A new website, Adverse.online, is offering a completely new and unique service. A fully online only Mortgage application process from start to finish for people with bad credit.

Bad credit can mean different things to different people but generally speaking, it would be classed as people who had Defaults or CCJs, maybe a Debt Management Plan (DMP), Bankruptcy or an IVA. To some degree, it can also include people who have arrears, but it’s fair to say most people will have a late payment or two dotted around on their credit report. We would not normally class that as adverse – there would need to be quite a few late payments for that to fall into the adverse category.

Adverse.online is a 100% online Mortgage Broker set up to help customers who have bad credit but either do not have the time to consult a mortgage broker, or have a fear of rejection, or are maybe a little too embarrassed to discuss their adverse with a person.

Do you find your credit problems embarrassing?

The great thing about our website is that you fill out all of your adverse online. You will then be provided with a list of products we think you may be eligible for based on the adverse you have declared. You can do all of this without even telling us your name or providing any personal information.

If you wish to proceed to the next steps, you can then register and provide the additional information needed for your application. But by this stage, you will know if your adverse is looking like it is within the realms of what we are used to dealing with. Hopefully, that shows there is no need for any embarrassment as it is very likely we will have seen something similar (or worse) many times before. However, you will still not be required to speak to anyone from our team.

Some facts about adverse

You should not be embarrassed about bad credit as it affects more people than you may imagine. As a broker, we have seen every walk of life from heads of local government to part-time zero-hour workers on minimum wage with credit issues.

Did you know:

  • In the first 6 months of 2020 there were over 475,000 CCJs issued, the average value was £2370.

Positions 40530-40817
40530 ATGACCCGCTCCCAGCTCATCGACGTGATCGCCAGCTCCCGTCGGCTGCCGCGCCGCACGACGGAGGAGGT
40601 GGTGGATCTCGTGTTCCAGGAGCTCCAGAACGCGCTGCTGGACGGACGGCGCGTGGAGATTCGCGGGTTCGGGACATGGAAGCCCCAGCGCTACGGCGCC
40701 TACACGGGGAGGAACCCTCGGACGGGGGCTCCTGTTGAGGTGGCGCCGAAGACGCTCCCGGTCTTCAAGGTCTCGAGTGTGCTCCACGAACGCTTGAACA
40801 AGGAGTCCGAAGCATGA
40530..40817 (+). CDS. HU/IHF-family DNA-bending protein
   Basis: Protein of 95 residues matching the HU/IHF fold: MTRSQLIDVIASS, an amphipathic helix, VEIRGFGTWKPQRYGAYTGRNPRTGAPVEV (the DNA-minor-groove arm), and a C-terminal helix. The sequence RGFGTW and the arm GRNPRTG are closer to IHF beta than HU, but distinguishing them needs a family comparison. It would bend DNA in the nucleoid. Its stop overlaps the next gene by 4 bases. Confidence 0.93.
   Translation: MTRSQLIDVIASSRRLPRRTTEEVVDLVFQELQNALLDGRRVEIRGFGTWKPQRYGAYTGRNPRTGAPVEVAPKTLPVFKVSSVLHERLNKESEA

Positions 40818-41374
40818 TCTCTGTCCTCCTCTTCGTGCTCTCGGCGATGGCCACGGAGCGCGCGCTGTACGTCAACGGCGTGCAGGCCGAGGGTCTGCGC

• There were 10,397 insolvencies in April 2020.
  • It is estimated around 12% of adults have had bad credit within the last 3 years (over 6 million adults!).

Our experience is that bad credit typically falls into one of three categories:

  • Youth – This is by far the most common. Typically all of the adverse is historic (three years plus) it may have gone on over a prolonged period but there is a clear gap between the adverse and now.
  • A life event – This is probably the second most common. A life event can be anything, a relationship breakdown, ill health, loss of job etc. When we see a credit report, we would normally expect to see a six-year history, five years clear and then maybe 6-12 months where things defaulted or payments were paid and missed, paid and missed before eventually either catching up or the defaults happening.
  • The third category is a little trickier. This is where you may miss payments or default throughout the six years shown on your credit report. This is a little more complex to place and typically we need to see a six-month gap between the most recent adverse and when we look to make an application.

About Adverse.online

Set up by a Mortgage Broker with over 10 years experience in bad credit, it is run by qualified mortgage advisors fully authorised and regulated. With rates from under 3% and products up to 85% LTV we would like to think we can help most people who have had some form of adverse. There is nothing to lose by giving us a try.

This is a brand new service that The Life Stuff have been given advanced access to. It is currently still in a testing phase so there may be parts of the site which don’t flow quite as they should. However, the site is fully functioning with over 400 products available for people with Arrears, Defaults, CCJs, Bankruptcy, DMPs and IVAs and our small team are more than happy to help and actively looking for applicants to trial the system.

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